Arts

My Guilty Pleasure
6:03 am
Sun February 23, 2014

For This British Author, If It Bleeds, She Reads

iStockphoto

The first thing you need to know about my guilty pleasure is that you probably share it. George Orwell certainly did. He writes about it in his 1946 essay, Decline of the English Murder: "It is Sunday afternoon ... Your pipe is drawing sweetly, the sofa cushions are soft underneath you, the fire is well alight, the air is warm and stagnant. In these blissful circumstances, what it is that you want to read about? Naturally, about a murder."

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Music Interviews
4:41 pm
Sat February 22, 2014

Fred Armisen's Fake Bands (And Their Real Songs)

Bryan Cranston and Fred Armisen in character as The Bjelland Brothers, a sibling soft rock duo dreamed up by Armisen for a 2010 sketch on Saturday Night Live.
NBC via Getty Images

Originally published on Tue March 18, 2014 1:57 pm

A lot of obscure bands want to reach a national audience, and they send their records to NPR. Unfortunately, there's a lot of forgettable stuff in the mix, and recently the staff of All Things Considered received the kind of CD it would usually toss.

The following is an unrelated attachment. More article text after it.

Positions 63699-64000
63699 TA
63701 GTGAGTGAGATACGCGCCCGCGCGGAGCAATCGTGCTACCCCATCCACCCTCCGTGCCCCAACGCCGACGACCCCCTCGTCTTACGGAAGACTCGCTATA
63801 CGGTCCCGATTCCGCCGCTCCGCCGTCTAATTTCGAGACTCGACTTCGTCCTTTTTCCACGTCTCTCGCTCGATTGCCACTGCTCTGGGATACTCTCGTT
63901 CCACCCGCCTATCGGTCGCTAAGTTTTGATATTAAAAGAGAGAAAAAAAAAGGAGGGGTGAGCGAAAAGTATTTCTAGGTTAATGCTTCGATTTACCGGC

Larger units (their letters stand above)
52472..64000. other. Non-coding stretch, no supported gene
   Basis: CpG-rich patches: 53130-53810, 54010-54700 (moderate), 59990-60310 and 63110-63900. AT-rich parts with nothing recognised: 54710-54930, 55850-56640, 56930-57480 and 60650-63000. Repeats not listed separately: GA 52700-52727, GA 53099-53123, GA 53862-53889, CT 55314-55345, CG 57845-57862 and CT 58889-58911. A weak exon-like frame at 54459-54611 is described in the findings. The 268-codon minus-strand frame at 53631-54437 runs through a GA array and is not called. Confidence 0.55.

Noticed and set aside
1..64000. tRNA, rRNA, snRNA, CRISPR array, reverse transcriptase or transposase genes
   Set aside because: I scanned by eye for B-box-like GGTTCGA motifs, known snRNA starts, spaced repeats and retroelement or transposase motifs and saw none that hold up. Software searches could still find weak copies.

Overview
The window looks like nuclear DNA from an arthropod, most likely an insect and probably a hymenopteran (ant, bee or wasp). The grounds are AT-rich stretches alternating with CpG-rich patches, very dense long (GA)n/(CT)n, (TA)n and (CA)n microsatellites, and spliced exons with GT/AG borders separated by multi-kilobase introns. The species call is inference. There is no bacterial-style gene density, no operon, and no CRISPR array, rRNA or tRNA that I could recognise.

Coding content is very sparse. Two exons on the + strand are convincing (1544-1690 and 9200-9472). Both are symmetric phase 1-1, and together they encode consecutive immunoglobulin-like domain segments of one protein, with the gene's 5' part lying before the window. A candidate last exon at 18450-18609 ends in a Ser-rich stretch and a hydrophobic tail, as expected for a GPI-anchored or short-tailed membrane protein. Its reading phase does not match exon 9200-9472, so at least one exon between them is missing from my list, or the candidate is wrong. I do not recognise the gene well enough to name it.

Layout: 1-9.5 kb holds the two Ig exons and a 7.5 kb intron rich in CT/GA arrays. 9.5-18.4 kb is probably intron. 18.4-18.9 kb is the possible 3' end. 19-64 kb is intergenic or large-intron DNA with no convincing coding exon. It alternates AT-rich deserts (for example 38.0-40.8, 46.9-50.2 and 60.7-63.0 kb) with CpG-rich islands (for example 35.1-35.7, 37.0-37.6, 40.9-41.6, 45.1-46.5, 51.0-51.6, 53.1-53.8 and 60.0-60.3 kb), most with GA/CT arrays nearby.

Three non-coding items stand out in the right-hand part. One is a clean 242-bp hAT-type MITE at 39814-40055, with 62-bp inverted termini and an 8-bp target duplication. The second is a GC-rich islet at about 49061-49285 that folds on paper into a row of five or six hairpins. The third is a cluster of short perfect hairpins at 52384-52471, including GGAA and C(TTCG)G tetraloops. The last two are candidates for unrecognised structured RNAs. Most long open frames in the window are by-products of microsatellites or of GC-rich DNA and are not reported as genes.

It's got a pair of singles by two bands — The Blue Jean Committee, which came out of the 1970s Massachusetts folk scene; and The Fingerlings, a British post-disco/synth band of art-school graduates. Both sound desperately tiresome.

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Author Interviews
4:00 pm
Sat February 22, 2014

Forecasting The 'Future' By Tapping Into Human Consciousness

iStockphoto

Originally published on Sat February 22, 2014 6:18 pm

Now more than ever before, we have the tools to study the mysteries of consciousness. Memory, dreams, the self are now being examined using high-tech brain scans developed by physicists on the cutting edge of their field.

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Around the Nation
3:35 pm
Sat February 22, 2014

Where Are The Heroes To Save Pittsburgh's African-American Center?

The $42-million August Wilson Center in Pittsburgh is for sale because it can't pay its bills. Some are questioning why the Center was allowed to fail.